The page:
Technology offer: High-efficient thermoelectric materials
Certain materials are known to generate an electric potential when exposed to a temperature gradient (Seebeck effect) and a temperature difference when a voltage is applied (Peltier effect).
A lot of sources of waste heat are suitable for generating electrical power using such thermoelectric materials. On the other hand, there is a need to provide electrically operated cooling devices without moving parts. Therefore, there is great interest in devising thermoelectric materials with significantly higher efficiency than is currently available.
Scientists at the Max Planck Institute for Solid State Research have developed a new type of thermoelectric materials having a substantially improved Seebeck coefficient. The technology exploits the considerable effect of grain boundaries on the electrical conductivity as well as the Seebeck coefficient.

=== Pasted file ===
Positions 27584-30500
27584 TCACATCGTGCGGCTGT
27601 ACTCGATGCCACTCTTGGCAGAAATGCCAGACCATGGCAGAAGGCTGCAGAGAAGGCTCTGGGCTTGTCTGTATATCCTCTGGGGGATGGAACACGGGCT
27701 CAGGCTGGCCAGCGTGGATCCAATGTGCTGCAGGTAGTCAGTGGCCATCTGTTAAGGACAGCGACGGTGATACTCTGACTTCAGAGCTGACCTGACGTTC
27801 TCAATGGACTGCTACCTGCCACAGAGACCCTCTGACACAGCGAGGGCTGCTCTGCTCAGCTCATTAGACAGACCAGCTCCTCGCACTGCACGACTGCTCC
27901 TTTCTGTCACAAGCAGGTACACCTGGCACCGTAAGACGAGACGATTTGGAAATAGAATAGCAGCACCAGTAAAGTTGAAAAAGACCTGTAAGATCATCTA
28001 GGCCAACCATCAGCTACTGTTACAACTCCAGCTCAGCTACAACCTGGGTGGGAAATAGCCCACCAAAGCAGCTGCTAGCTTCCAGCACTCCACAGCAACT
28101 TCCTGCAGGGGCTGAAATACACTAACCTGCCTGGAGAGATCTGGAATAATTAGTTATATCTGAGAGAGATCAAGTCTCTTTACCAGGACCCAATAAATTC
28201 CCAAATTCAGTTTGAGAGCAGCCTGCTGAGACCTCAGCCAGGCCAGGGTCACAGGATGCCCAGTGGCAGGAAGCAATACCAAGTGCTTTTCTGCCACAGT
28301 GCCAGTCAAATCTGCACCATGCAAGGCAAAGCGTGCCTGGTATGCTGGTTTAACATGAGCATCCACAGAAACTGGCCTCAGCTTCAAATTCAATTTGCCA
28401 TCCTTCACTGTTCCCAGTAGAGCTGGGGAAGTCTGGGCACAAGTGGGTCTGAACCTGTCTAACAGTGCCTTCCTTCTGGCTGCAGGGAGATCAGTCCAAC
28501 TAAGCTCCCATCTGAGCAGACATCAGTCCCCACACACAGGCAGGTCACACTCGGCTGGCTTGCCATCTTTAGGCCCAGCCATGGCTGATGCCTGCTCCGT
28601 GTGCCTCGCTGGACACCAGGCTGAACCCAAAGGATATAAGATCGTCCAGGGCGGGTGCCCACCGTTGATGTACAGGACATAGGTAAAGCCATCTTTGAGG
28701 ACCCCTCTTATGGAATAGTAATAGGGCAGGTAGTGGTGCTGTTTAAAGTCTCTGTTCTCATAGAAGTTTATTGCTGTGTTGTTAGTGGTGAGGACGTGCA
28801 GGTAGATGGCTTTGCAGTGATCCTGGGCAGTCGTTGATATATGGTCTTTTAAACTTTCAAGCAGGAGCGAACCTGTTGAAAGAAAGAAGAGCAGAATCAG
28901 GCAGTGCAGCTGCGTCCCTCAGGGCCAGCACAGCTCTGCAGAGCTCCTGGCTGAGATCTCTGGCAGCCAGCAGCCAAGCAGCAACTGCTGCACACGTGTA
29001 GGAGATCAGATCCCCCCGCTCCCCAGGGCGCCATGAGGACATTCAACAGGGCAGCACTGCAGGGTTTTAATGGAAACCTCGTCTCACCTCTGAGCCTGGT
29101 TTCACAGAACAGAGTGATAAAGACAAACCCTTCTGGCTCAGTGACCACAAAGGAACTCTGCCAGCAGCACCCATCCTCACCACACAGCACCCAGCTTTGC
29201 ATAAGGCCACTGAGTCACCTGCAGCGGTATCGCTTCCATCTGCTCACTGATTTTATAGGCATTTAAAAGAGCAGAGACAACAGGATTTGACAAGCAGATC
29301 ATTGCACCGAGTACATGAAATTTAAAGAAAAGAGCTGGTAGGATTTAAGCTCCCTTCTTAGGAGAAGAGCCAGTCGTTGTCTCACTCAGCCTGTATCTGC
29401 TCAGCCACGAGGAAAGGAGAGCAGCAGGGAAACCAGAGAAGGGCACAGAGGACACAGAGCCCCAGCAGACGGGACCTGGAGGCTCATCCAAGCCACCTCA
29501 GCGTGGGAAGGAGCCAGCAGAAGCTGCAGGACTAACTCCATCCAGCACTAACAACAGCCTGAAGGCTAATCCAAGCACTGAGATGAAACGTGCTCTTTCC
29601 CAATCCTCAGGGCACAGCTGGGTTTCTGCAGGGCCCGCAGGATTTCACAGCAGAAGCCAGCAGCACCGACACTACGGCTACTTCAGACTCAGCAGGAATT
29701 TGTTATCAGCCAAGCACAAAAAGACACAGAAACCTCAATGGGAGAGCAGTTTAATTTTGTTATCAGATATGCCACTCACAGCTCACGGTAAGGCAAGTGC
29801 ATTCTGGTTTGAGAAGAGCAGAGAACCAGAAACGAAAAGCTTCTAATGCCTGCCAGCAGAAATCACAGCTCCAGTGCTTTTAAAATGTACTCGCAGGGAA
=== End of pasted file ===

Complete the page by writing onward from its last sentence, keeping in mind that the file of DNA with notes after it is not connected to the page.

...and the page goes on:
As basic material oxides and complex oxides of certain metals can be chosen (for example SrTiO3 or CeO2). A nanocrystalline powder of this material with grain sizes less than 100 nm is pressed into a compact (Fig. 1). This results in a significantly higher Seebeck coefficient in comparison to a single crystal. It could be shown that this is a direct result of the grain boundaries in the pressed body of nanocrystalline grains. This discloses new opportunities to enhance the figure of merit of thermoelectric oxides.
- High efficiency
- Low cost
- Easy to manufacture
- Applicable under both oxidizing (e.g. air) and reducing (e.g. gas exhaust) conditions
- Nontoxic and environmental friendly
- Method applicable to wide range of metal oxides
More information: www.max-planck-innovation.de/en/industry/technology_offers